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[ssi THE BISMARCK TRIBUNf \Wmm\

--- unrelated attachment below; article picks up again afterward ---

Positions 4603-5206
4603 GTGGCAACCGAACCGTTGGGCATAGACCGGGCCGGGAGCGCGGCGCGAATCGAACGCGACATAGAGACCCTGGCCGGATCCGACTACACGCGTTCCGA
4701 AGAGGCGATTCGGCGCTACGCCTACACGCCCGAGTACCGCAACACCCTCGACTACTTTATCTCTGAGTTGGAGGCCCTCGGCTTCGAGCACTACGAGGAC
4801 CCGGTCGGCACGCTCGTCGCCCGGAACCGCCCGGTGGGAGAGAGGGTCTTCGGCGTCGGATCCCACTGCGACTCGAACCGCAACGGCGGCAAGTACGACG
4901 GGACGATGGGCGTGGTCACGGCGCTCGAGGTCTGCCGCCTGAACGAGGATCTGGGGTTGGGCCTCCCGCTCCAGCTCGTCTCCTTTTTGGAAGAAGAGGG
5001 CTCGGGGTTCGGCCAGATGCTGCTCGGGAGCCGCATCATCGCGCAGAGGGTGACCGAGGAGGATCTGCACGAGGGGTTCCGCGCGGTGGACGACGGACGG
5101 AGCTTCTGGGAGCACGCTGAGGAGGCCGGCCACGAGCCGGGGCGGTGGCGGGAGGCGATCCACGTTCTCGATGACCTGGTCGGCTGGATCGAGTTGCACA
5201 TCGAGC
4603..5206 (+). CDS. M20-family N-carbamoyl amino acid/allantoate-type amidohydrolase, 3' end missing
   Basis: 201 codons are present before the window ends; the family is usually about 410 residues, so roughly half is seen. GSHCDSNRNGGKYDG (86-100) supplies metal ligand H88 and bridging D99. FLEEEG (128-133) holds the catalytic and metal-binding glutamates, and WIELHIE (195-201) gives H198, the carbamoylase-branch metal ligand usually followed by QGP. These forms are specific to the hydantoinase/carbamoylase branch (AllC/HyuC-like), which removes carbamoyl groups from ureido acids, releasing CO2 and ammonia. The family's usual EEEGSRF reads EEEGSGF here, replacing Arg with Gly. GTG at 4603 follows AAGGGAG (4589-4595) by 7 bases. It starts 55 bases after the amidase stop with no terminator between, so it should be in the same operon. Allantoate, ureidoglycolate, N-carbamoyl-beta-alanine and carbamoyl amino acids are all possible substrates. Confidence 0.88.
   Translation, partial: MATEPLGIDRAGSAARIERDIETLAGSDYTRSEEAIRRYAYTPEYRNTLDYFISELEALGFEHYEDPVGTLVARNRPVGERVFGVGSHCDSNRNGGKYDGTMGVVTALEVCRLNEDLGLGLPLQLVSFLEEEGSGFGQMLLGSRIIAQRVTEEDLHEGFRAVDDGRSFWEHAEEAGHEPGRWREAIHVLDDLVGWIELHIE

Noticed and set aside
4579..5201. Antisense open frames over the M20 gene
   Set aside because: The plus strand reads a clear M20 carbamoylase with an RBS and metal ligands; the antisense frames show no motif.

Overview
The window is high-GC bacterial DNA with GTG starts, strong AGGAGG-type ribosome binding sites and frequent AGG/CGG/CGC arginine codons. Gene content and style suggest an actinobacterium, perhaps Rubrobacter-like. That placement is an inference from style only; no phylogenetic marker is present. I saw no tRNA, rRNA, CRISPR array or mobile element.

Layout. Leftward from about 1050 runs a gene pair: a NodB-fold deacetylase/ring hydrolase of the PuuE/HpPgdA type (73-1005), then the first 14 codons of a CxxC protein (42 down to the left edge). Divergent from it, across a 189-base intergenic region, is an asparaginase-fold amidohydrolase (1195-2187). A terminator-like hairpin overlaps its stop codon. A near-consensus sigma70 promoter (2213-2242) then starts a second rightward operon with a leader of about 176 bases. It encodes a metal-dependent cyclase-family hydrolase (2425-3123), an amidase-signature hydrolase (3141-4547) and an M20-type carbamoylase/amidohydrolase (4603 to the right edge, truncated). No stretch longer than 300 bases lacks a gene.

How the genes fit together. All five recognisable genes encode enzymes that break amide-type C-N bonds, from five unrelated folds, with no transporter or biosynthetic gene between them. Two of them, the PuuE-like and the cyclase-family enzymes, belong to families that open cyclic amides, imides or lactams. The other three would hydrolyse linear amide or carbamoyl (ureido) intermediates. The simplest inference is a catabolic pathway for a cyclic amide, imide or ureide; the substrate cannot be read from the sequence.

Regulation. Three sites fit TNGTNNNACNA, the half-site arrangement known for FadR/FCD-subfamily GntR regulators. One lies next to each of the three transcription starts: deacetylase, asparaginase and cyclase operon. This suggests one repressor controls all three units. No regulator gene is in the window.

ESTABLISHED 1873 — ■ . rnibci riTfi LdN io REPORT PRESIDENT IMPROVED A. W. LUCAS IS ' LAID TO REST WITH TRIBUTE / City Auditorium Is Filled with Sorrowing Townsmen Paying Their Tribute E.ULOGY IS DELIVERED Deceased Had Accomplished Great Good in His Life, Mr. Cameron Said Arthur W. Lucas, one of Bis marck's foremost citizens, was laid to rest yesterday afternoon in St. Mary s cemetery after one of the most im pressive tributes ever paid the mem ory of a citizen of the city. Nearly 2,000 people joined in the solemn services conducted in tne City Audi torium in honor of the deceased, who passed away in a hotel in Chicago Friday night. Business was suspended in the city during the services in ac cordance with Mayor Lenhart’s pro clamation. Services were in charge of the Elk* lodge, of which Mr. Lucas was an ac tive member. Just before 2:30 o’clock a solomh procession headed by the Elks Land with members of the lodge escorting thv» body, moved from the undertaking parlors to the auditorium, the band playing a fun eral dirge a& the procession wound its way through the streets of tht city which Mr. Lucas had served so long in official capacity. Pall-bear *'■ ers were S. W. Derrick, E. A. Hughes, William O’Hara, Dr. M. W. Roan, P. R. Fields and H. T. Murphy. The bier was heaped with floral tributes from organizations, em loyes, relatives and friends, and the whole platform of the auditorium contained the many floral offerings which came from within and without the city. Members of the Elks lodge marched into the Auditorium in a body and remained standing until Alex Rosen, exalted ruler of Bis marck lodge No. 1199, bade them be seated. The Auditorium upstairs and down, was filled with people, all of whom had at one time or another s known the smiling greeting of Mr. Lucas. Elks Give Service. / Mr. Rosen presided at the ritual* istic service which' was conducted, with members in the chairs of the lodge as follows: Esteemed Lead ing Knight, Robert Webb; Esteemed Loyul Knight, George W. Mann; Es teemed Lecturing Knight, A. P. Len hart; Chaplain, I. C. Davies; Esquire, J. L. Kelley. L. K. Thompson, secre tary of the lodge called the oam? of the absent brother. Members of the city commission ocupied seats on the . platform. Scott Camerpn, delivering the eulogy, paid a fine tribute to the life , and work of Mr. Lucas. Although he ’ had not lived the expected * three score and ten, he had in the time alloted him on earth by the Creator accomplished far more than moat of us could hope to accomplish if we lived far beyond his age, Mr. Cam eron said. He reviewed the rise of Mr. Lucas to a successful business 'yman through his own efforts, his unfailing interest in the welfare of his community and his whole-souled generosity. Praised for Civic Interest. Much of the praise that is bestow ed upon the city of- hismarck as a beautiful city may be traced to Mr. Lucas’ work as a memoer and presi dent of, the city comihission, Mr. Cameron said. He referred to the « paving program as one of the ac complishments of the deceased. Though Mr. Lucas mult have suf i fered the vicissitudes which affect f everyone, yet he always kept such troubles to himself and presented to his friends and acquaintances a hearty smile and cheery word ot greeting. Mr. Lucas, he said, was generous to a fault—no worthy char ity had .ever been brought to his at* tention that he was hot willing to aid, even beyond the measure of his ability, and no good cause ever arose that he did. not willingly seek to do more than his part to further it. The respect tfnd admiration of his employes itself was a tribute of which any man might well be proud, he said. ' ’ Lost Good Citizen . Bismarck, Mr. Cameron said, had lost one of its first cilszens. In the time of bereavement of members of the family and the sorrowings of friends, the only consolation that might he offered, he eaid, was that in his span, of life the deceased had done so much for the good of ■'f -' others and had well earned the judg ment of “Well Done, Thai* Good and Faithful Servant.” As the concluding part of the Elks ritual officers of the lodge passed the bier, eaab testifying to the sterl ing qualities of the deceased and dropping on it bits of amaranth and *•' ivy, twin symbols of their tribute. Mrs. John A. Graham sang sweetly “One Sweetly Solemn Thought” and “Abide With Me,” with Mrs. Arthur Bauer as accompanist, and Henry Halverson sang “Our Absent Broth er.” A long cavalcade of automobiles moved slowly from the city audi torium and wound up the slopes of the road leading into the silent efty on the hill, St. Mary's cemetery, and paused at the catafalque heaped trith flowers and surrounded by reverent mWurners. While e stressing wind flung itself across tho hill-top and a J benignant sun paused' behind hasy (Continued on Page Three} HI JOHNSON BACK FOR THE FRAY | Hirain Johnson, California senator, as he stepped ashore from the Leviathan in New York where a great demonstration was held for him as a possible candidate for the presidency. The police sergeant is Just helping him step from the tug. BOYS, GIRLS MAKING FINE PROGRESS IN CITY RAND; SUPPORT ASKED FOR BENEFIT TO KEEP GOOD WORK GOING Director Sorlein Is Enthusi astic Over the Constant At tendance of the Boys and Girls Even During Hot Weather, and Declares That Already They Could Give a Short Concert 4 “After but six weeks of training the Juvenile band could give a short concert and mnke a creditable show ing,” said L. G. Sorjein, director of the hand today. , “The members of the band are al ready, playing inarches and waltzes,” declared Mr. Sorlein. “At the rate of speed at which the children have already progressed, they will be pre pared to give an unusually good con cert by fall.” As a benefit entertainment to pay for some of the larger instruments to be used by this juvenile band the North-Western Glee club will appear i in concert at the Auditorium August 7. A popular price has been placed on the seats for the occasion with a view to allowing everybody in Bis marck to enjoy the concert which is announced by the thousands who have heard the Glee club as one of the best in the country. At the rate of progress which the Beys’ and Girls’ band is progressing, it iB only a matter of a short time! until they will be able to give some! really excellent- concerts that will 1 furnish entertainment for the entire city upon every occasion. I Need Instruments For the past six weeks fifty chil- tors Smith W. Brookhnrt or lowa, dren have attended the meetings of ( Lynn J. Frazier of North Dakota, the band regularly, five times aj and Senators-elect MAgnus Johnson week. About ten of that number,[and Henrik Shipstead of Minnesota, however, have been without instru-j several closed conferences, ments —for the larger instruments the senators agreed Snat an extra which the Association of Commerce session should be called at once, but has promised to furnish and several 'decided to* j/dt forward no plan at of the smaller instruments which in-j fo* B *‘ me fov ‘fl*iwg the price of dividuals ordered when these were wheat °T *!»• surplus, sent for on June 26 have not yet ar-| telegram, signed by each of rived. Of the fifty children compos- ! senators,? was .sent to the presi ing the band, which is made up of ati San pandiaco, ip care of children between the ages of 9 to 16 Brig. General Sawyei», ! th f(B rqv#nt * with 12 as an average, twelve are * hya ' cian ’ t girls. A total registration of 85 presidents boys and girls are or, the books of J et fort|| that the cond i tlon of the band master, but thirty-five have’ ajfri culture threatens a national decided not to enter the band until calamit y. n, e telegram said: fall. A number are out of town and J « Xhe pre gerit condition of agricul a number are working during the ture threatens a national calamity, summer months. We therefore urge that congress be Registration for fall work will be- called in extrnordinavy session as gin August 25 when a new class for goon as possible to -meet this emer beginners will be started. The mem- gency.” •' • bers of the present band will form All four of the senators and sena the membership of an advanced etpss. tors-elect . have announced they Every morning from 9:3fl to 11:30 would j£fn the Senator R. Mi La Fol o’clock on Monday, Tuesday, Thurs- lette faction in congress. Senator day, Friday, and Saturday may be La Follette, however, has stated h' B heard the harmonious 1 notes of the opposition to an extra session of large Juvenile band at Will school congress at this time. When Mr. Sorlein is’directing the fu- «o agreement was reached on ture band players and orchestra lead- 11,81,8 for stabilizing the wheat price, ers of the country. The band is di- Seniors Brookhart and Frazier are vided Into twp groups which are giv- accord on BrookhaWs plan to flx en an hour each on Monday, Tuesday, * he P r ! Co °" the entire crop, raise the and Friday while thW two groups are Uriff u ,n ? rder * hat "owheatmaybe combined in an hour’s practice on rc s aaed * rom ff what Thursday .nd S.tu,day . from 10 to JJt TJ (Contiaa.d on P.ge Thre.) S? t *STta.Tp£ MIEAN COUNTY PICNIC GROUNDS ON SITEOF LEWIS AND (LARK CAMP The site where Lewis and Clark are believed to have spefli-. the winter 11$ years ago at old Fort Mandan, op the Missouri river i 6, miles west of Washburn, has been dedicated as the permanent- picnic grounds 1 of the McLean County Old-Settlers Association. The road to the historical spot i* being marked for tourists who Wfeb to visit there. An annual picnic will be held by the old set tlers association, which held its Complete Budget For Ensuing Yea Fort Yates, N. D., July 31.—The county commissioners in session here July 24 adopted the Dudget and made the levies for the ensuing year and completed their work ns a board of equalization. They will meet again August 7 to receive bids for the sale of $15,000 worth of certificates of in debtedness. According to the new law, no bills against the county cpn be paid until then. The budget and levies were adopt ed and made in the same amounts as were published in the Pioneer last week. i ASK SPECTAL SESSION BE GALLED SOON New Solons Are Anxious to See Congress Get in Action Minneapolis, July 31. President Harding was urged to call an extra session of congress without delay to deal with agricultural problems *«ax fecting the nation at p conference of four United States senators ol the northwest here yesterday. The session was attended by Sena- organizatfon picnic last Friday on the grounds. W. H. DeGraff was elected president and' Mrs. Hattie McCullough was chosen tecretgxy tteasurer. The chairman of the day was Rev. Jfcirgum of Wash burn,, and speakers included John Satterlund, a resident of the coun ty since 1882, Judge Fred Janson ius, L. F. Crawford and Joseph A. Kitchen. /' ;„ Many Were present who „ had been residents of McLean county for over 40 years, v BISMARCK, NORTH DAKOTA, TUESDAY, JULY 31, 1923 BRITAIN SEES SMALL HOPE TO SHAKE FRANCE Regard French and Belgian Immovable with Respect to Ruhr Occupation CABINET/MEETING Discusses Reply to Franco British Note Which Is Handed Government London, July 31. —Thi* principal business before the cabinet was the discussion of the Franco-Belgian communication in reply to Great Bri tain’s reparation note. It was gen erally understood that ministers were approaching their task with an xiety. The concensus of opinion here is that France !r immovable in her po sition and that she has the support of Belgium as far as passive resis tance and the continuation of the Ruhr occupation are concerned. The diplomatic correspondent of the Daily Telegraph summarised the task before the government by point ing out “it was obliged to settle in addition to the general terms of the government for the coming statement to parliament whether any useful purpose can be served by continuing the negotiations with allies and the present basis of what alternative method or policy should be adopted. GRAND JURY TO BE ASKED IN CASS 00. Attorneys Would Again Put Scandinavian - American Bank Cases Before It Fargo, July 31.—Another Cass' county jury will be asked to consider evidence in the state’s plan to obtain reindictment against 12 defendants in the matter of the failure of the Scandinavian-American bank, accord ing to a decision reached today in a conference between Attorney General, George F. Shafer, Attorney George Bangs of Grand Forks and State’s Attorney H. F. Horner of Cass coun ty. The program carries with it a plan to petition Judge Cooley, ranking jurist of the first district, for per mission to convene the grand jury. It was stated, however, that the state, in th e even permission is given, would take ample time In prepara tion of testimony to be presented to the grand jury. Twelve persons were indicted by a grand jury in May, 1922, but the in dictments were quashed by District Judge George McKenna. COff TESTING BODYSTARTS 00T AUG. i State Commissioner Will Sup ply Tester Until/ One Is Engaged For Work The- Burleigh County Cow Testing Association will get into action on August 1, it was announced today following a meeting of officers. The association will start with about 25 members, considered a fine showing for the start. W. F. Reynolds, state dairy com missioner, will supply a tester until the directors of the association meet Saturday to engage a tester from the Agricultural College. The Association was organised re* ceptly with the aid of local citizens add Mr. Reynolds. Young At Fargo For Meet Fargo, N. D., Jhly 81.—Congress man George M. Young reached Fargo .this morning and is quartered at the Waldorf Hotel. He is here to attend to all necessary preliminaries for the big mass Wheat Conference to be held tomorrow, Wednesday morning, at 10:80. Young has received telegrams and letters from many portions of the state and says there is every indica tion of a splendid big meeting. More time would have given for, the meeting had it not been that It was desired that the President be reached on the Coast before he leaves' for home through the Panama Canal, which will require twenty-five days. YOVRB FOR A DAY London, July Sl.—T?ie idea of rent ing an auto and driving It yourself; Which started he America, at last has hit England. Several dealers now; advertize In that wise and peopta seem to 'be taking it like a mos quito takes to a rid nosh. MESSAGES FLOOD HOTEL OF PRESIDENT San Francisco Is Stunned By The News of Serious Turn For the Worse AMERICAN FLAGS HUNG Flowers and Fruit Arrive in Profusion as Gifts from California People MARKET BREAKS New York, July 31—Official overnight reporta that President Harding's condition wns grave brought large volume of selling orders into the stock market and caused a break of one to two points in United States Steel, Baldwin, and Studchaker and other speculative leaders. Commission houses reported that much of v the liquidation came from small investors who had become frightened by the turn for the worae In the Pres ident’s Illness. San Francisco, July .31.—San Fran cisco, taken unawares Dy the unex pected coming of President Hurding, burst forth today with all the gayety of decoration that had been planned in honor of the* nation's president. Almost at the same time the city's crowd turned from their normal vi vacity by grave news fro mthe Pres ident's sick room, toot; on an un wonted air ef concern. Up Market street, the city’s principal thorough fare, great national manners hung from standards on either side, flam- 1 ing the view in patriotic colors. Through this array streameo crowds which paused before the President’s hotel halted before newspaper offices to read the latest bulletins regarding the executive's condition or broke up into small knots in which but one subject was discussed—the President’s health. All these signs of festivities made a contrast with the deep regret ex pressed everywhere that illness had overtaken the President. This re gret was outdone by only orie thing— •the eagerness of every one to do what ever might be done tb give aid and comfort to the President in his fight. 1 Telegrams of sympathy literally poured into the Presidential head quarters, keeping a Btaff of clerks busy opening, reading and answering. ■ Baskets of fruit, huge boquets and other gifts that might serve to cheer the sick room or be of Interest to the patient arrived in such profusion that they overflowed the presidential rooms and that the corridor had to be turned into a veritable bower of flowers. , It was a California way of express ing California sympathy. PARTNER OF BURKE HELD BYGRANDJURY Louis Kardos Is Charged with Violating Laws in Conduct of Business York, July 31.—Six indict ments were returned against Louis K. Kardos, formerly head of the stock brokerage firm of Kardos and Burke, which failed last year for more than $2,000,000. Five of the indictments charged Kardos with trading against the ac counts of customers and the sixth with bucketing orders. John Burke, formerly treasurer of the United States and three times Governor of North Dakota, was a member of the firm. He said he had no idea of the nature of the bus iness in which his firm was alleged to have indulged and agreed to as sist the district attorney’s office. bR. HARDING AWAITS NEWS OF HIS SON Marlon, 0., July 31. —The only di rect word Dr. George T. Harding, aged father of the President, has re ceived-from his son’s bedside was a telegram late last night front Mrs. Harding stating pneumonia had de veloped. Mr. Harding said he did not expect to go to San Francisco, as the distance was. too far for a man of hfs •fe. The doctor eagerly scanned news papers an awaited bulletins from news services. His concern epitom ised the feeling of Marion citisens. There Was. a subdued air in the streets and a prevailing tenseness. RATLIKB ANIMALS POUND IN BANANAS AT GRAFTON Grafton, N. D., July 31. —Three rat like animals were found in a bunch ' of bananas which Joseph Bernard re cently uncrated in hfs store here. The body of one, was about three inches long, with a long tail, and re-, septbled a rat. On her back she car ried two of her young. Local natural-' ists have been unable to determine the animals’ zoological claksiflcation. PEOPLE FIND TRAINS HAVE CHANGED TIME number of people are discover ing by experience and by missing trains that they have changed time, as a result of a shortening of the time between the Chicago and Seattle to 70 hours, beginning last Sunday. No. 2, eustbound, leaves at 8:57 in stead of 9:42 a. m. as formerly, leav ing 45 minutes earlier than formerly. No. 4, eustbound leaves at 7:28 p. m. instead o/ 7:40 p. in. as formerly. No. 1, westbound goes at 11:29 a. ni. instead of 11:39 a. m. as formerly. NESTOS URGES CONGRESS TO TAKE ACTION info* «!*;.> J Believer <Spec 1a 1 Session Should be Called to Fix Minimum,Pric£ on Wheat •tr GIVES SITUAtION VIEWS Conceded That Agriculture Is in Need of Stimulus, Gov ernor Says Belief that President Harding should call a special session of Con* gres i which might accomplish good for the Northwest is expressed by Governor R. A. Nestos of North Da* kota in a letter to the nation’s chief j I executive. Governor Nestos favors fixing of a minimum price on wheat. In a statement issued today upon inquiry as to Whether or not he would attend a price-fixing meeting called at Lidgerwood, Governor Neh tos said: “It is conceded by everybody that agriculture is our fundamental in dustry and that any seeming prosper. 1 ity which has come to our industrial | and economic life generally, cannot last where it is accompanied by a bankrupt condition of our American' farmers. Unless a reasonable mea sure of prosperity also becomes the lot of the farmer and thus restores! his purchasing power, the closing of our factories, . lack of employment for labor, and the failure of industry is inevitable and the crash will be an appnlling one. “It is. also conceded that the con dition of our agricuhjre, and more especially of our wheat raisers, is most deplorable and that unless some effective relief can be brought with out delay, disaster to our economic structure must result. But while this is conceded, there seems to have been a disposition, aside from the granting of improved forms of credit, to view the situation helplessly and merely to hope that something will ] just happen to restore the prosperity ] of the farmer, and to claim that nothing can be done by legislation to ' give him a price for his product that i will pay the farmer reasonable wages for his labor and a fair return on ij his Investment. Yet, it is becoming more and more apparent, it seems to 1 me, that if we nre going to wait un til prosperity' is restored by the working o6t of economic laws alone, * without legislative aid, that hundreds < of thousands of our farmers will be forced into bankruptcy and driven .’] from their lands with great injustice to them and a great loss to our na- ! tional economic life. ' “It seems to m« that if congress were called in extra session that it should be possible to work out some solution of this problem that would gjve the farmer, without delay, such pncd fey "his wheat as would make it possible to bridge over the gap until improved economic conditions should restore the purchasing power of the farmer’s dollar. Of course, 1 also realize that we want to be sure that the legislation enacted will real ly help and not hinder real progress. There is always a danger that in our efforts to help we may sometimes imitate the Irishman who, when a (Continued on Page Three) HRS. HARDING, AS NURSE, ASSUMES . BURDENS OF PRESIDENTS SICE-ROOM San Francisco, July 31.—Mrs. jWar ren G. Harding left the White House in Washington more than a month ago to 1 accompany the president on a 16,004) mile trip to Alaska and return by the Panama canal add Porto Rico. She insisted upon mak ing the tour with her husband des pite the fact that she had recovered but' a short time from a serious' illness and was judged by some as being as that time in a condi tion where the hardships of the road might prove disastrous, re sulting possibly in a recurrence of the illness from which she, recently had goffered. / The journey across the continent* was completed. Mrs. Harding sailed from Tacoma the , merriest and most* Vivacious member of the : president’s party and it was not until she' reached Fairbanks, Alaska, almost within the arctic circle, that •he headed the rigors of travel and strenuous life t along the northern trails. Those who had worried about ( her condition from the time the waiters journey commenced PNEUMONIA WHICH DEVELOPED DURING NIGHT, LESS SERIOUS TODAY, PHYSICIANS DECLARE President Spent Fairly Comfortable Night in San Francisco Hotel, and Nourishment Is Being Taken Regularly Calls For Morning Papers and Reads News, Chiefly About His Own Illness Heart .Action Is Reported Definitely Im proved by Physicians.^* Presidential Headquarters, Palace Hotel, San Francisco, •V I Prudent Harding appeared today to have won the first preliminary skirmish in his fight against bronchial i pneumonia and attending complications. | An official bulletin issued by the five physicians attend ing him said there had been no extension during the night and earlier part of the day of the pneumonic areas and the heart action was definitely improved. It stated also that he had been benefitted by a fairly comfortable night, with con siderable restful sleep. The President, the bulletin said, expressed himself as feeling better and less exhausted. His temperature, 100 at Ja. m.,, was about a degree less than yesterday. His respir ation of 40 was given as regular as contrasted with 44 and irregular in yesterday’s report. Unofficial word from the president’s chamber made known to newspaper men shortly before noon said the next consultation of attending physicians Would be called for 4 o clock this afternoon and followed by a formal statement by the doctors about 5 p. m. I Confidence was expressed by the spokesman that the hopeful tone of the morning statement would be reiterated in the afternoon bulletin as the President continued to rest fairly well—a sign that he is gaining strength in the combat being waged against his ailment. Arrangements were made today by George B. Christian, Jr., secretary to President Harding, for release in tomorrow morning s papers the address which the chief executive prior to his illness had planned to deliver here tonight. Presidential Headquarters, Palace Hotel, San Francisco, July 31. Definite indications of the improvement in the condition of President Harding was contained in an official bulletin issued at 10 a. m. today by attending physicians. It follows: • “The president had a fairly comfortable night with con siderable restful sleep. s - . *His temperature at 9 a. m. is 100, pulse 120, Respiration 40 and regular. There has been no expansion of the pneu monic areas and the heart action is definitely improved. , “Nourishment and fluids are being taken regularly. Elimination is satisfactory. “He expresses himself as feeling better and less ex hausted. Signed, ,C. E. Sawyer, M. D. Ray Lyman Wilbur, M. D. C. M. Cooper, M. D. J. T. Boone, M. D Hubert Work, M. D.” SPENT GOOD NIGHT Presidential Headquarters, Palace Hotel, San Francisco, July 31. President Harding passed the “best night com paratively” since he has been ill, Brigadier-General Sawyer, his personal physician, said in a statement made at 8 o'clock this morning. “The President has Jiad the best night comparatively that he has had since his illness began.” said Gen. Sawyer. “That ;augurs well.” “His condition seems to warrant the statement that ap parently he has got into clqar sailing.” General Sawyer confined liis announcement to this brief statement, coming out from a consultation with other physi cians to meet newspaper men. Word from the President’s sick room supported the be lief that grew through the night—-a belief that he was get ting a rather good night’s sleep. He took some nourishment this morning and read the papers, it was also learned. MUCH IMPROVED Presidential Headquarters, Palace Hotel, San Francisco, July 31.—President Harding was so far refreshed by a sleep that lasted more than six hours last night that he said he felt able to look at the news of the day and sent oift to see the morning papers all of which were devoted largely to his illness. General Sawyer's informal statement was quickly com municated to members of the Presidential party and soon there was a noticeable lessening of the tension which had existed around the executive quarters last night when an nouncement was-made that pneumonia had developed and that President Harding’s condition was grave. feared she had over taxed her strength. Two days of rest, how ever, dissipated the fatigue and Boon Mrs. Harding had entirely re gained her strength and again went cheerfully onward, receiving visitors and taking the first lady’s role in a vigorous way wherever the chief ex ecutive stopped. Today the woman who was expect ed to be nursed* had become the nurse. Her husband baa been ■tricks en by illness. Five phyeicians have been called to his bedside in the ho tel here in serioua. consultation. . Mrs. Harding has cheerfully *s stuned the burdens of the sickroom, sull smiling in the/fsee of adverse fortune, displaying a courage that has won for her the admiration of every member of the presidential party and, in addition, lending an effective hand in the business office where secretaries and clerks labor with the work of cancelling arrange ments made at advance points, of ac knowledging hundreds of messages of solicitude and responding to eontin ous telephone calls from, anxious friends every whom in the country. PRICE FIVE CENTS ADMIT SERIOUSNESS OF CONDI TION San Francisco, July 81.—(By the Associated Press)—President Hard ing's illness responded yesterday to careful treatment end complete rest but his physicians in n statement is sued last night admitted for the first time that his condition Was serious. The bulletin issued failed, to bear cut the more optimistic reports which had come from the president’s sick room during the afternoon. It noted only I slight decrease in temperature and a rapid rise in pulse and respiration, and more over said that there was evidence of congestion In one lung whereas the physicians' statement Issued, -shortly- before noon had 'described the lungs as eloar. The most encouraging feeturi of last night’s statement was that the chief executive had taken more unurish meat and had boon fairly l comfort able during th# day. ; The bulletin issued after an bourns consultation of the physicians was as fellows: M The president's condition l« us follows: 3SK*3?" I,K “ “Respiration 44 as* somewhat ir regular. (CoMteM* „ tw TVm.) ’ • ' '■ •'